Company withdraws request for fracking in Yukon

Northern Cross has withdrawn its proposal for fracking at its Eagle Plains, Yukon, exploration site.

Yukoners want public debate on whether practice should be allowed in territory

An Alberta-based gas company has withdrawn its proposal for fracking at its Eagle Plains, Yukon, exploration site.

Northern Cross did so after the Yukon Environmental and Socio-economic Assessment Board requested more information on the subject.

The assessment board received hundreds of comments from Yukoners concerned about hydraulic fracture stimulation.

Dawson office manager Shelby Jordan said they, in turn, asked Northern Cross for more information.

Don Roberts said he thinks the company might try to do fracking in the future, even though they have withdrawn their request. (CBC)

"The proponent has indicated they are no longer going to be proposing that or considering it for their activities. So it's not included in their assessment." Jordan said.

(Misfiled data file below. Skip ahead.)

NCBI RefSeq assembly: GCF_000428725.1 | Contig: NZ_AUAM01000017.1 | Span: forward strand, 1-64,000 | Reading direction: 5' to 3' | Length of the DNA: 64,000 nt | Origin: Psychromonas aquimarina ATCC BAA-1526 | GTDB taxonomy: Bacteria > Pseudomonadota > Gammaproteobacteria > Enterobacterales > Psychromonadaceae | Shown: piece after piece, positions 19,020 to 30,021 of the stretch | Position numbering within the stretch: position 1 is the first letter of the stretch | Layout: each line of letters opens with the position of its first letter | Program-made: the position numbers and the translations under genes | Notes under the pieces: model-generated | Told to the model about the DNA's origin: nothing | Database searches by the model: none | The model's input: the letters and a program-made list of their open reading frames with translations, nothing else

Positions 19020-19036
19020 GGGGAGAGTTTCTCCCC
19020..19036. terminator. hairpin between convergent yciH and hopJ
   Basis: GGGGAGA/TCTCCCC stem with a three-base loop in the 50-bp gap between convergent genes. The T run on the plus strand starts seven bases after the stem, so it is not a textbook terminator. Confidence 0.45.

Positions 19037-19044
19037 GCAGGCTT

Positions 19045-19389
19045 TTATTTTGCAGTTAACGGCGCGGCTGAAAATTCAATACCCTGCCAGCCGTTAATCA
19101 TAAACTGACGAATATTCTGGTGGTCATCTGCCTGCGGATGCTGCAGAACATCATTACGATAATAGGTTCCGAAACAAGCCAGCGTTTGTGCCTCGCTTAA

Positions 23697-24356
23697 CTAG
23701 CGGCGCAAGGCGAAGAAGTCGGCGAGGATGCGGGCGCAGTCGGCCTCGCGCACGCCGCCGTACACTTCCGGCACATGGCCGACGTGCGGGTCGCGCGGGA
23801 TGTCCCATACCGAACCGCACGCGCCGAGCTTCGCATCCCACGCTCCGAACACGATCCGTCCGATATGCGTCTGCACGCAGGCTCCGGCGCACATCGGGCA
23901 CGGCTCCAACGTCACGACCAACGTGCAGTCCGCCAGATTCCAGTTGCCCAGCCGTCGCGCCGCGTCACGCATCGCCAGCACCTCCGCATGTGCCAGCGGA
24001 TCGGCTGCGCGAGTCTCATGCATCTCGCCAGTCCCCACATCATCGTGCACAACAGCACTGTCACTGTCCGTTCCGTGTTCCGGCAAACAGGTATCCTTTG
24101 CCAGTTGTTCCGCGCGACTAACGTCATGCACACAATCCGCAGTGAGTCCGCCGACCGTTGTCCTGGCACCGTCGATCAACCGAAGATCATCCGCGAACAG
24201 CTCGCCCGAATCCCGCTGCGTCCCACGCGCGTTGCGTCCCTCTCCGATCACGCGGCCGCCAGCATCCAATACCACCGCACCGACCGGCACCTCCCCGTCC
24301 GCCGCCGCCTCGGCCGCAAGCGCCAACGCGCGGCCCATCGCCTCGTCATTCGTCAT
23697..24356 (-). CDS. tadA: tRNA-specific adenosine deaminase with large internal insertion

Don Roberts chairs Yukoners Concerned About Oil and Gas Exploration in the Yukon.

He said the written withdrawal leaves something to be desired.

"I think deep down, it's not over yet because if you read the comments and sort of see what the withdrawal was all about they basically are saying that ‘if we still find that we need to do something more than just drill and we have to frack to find out what's going on, all we have to do now is go to the minister’," said Roberts.

The withdrawal reads, "NCY first needs to gather information by drilling the two proposed wells and evaluating samples and test results before determining whether hydraulic fracture stimulation can be considered as an appropriate procedure to support future resource development. To the extent that hydraulic fracturing stimulation is a viable procedure, its application would be undertaken in compliance with the statutory and regulatory regime of Yukon".

Roberts said there needs to be a public debate on whether there should be fracking allowed anywhere in the territory. He said other jurisdictions have banned it because of its adverse effects on groundwater.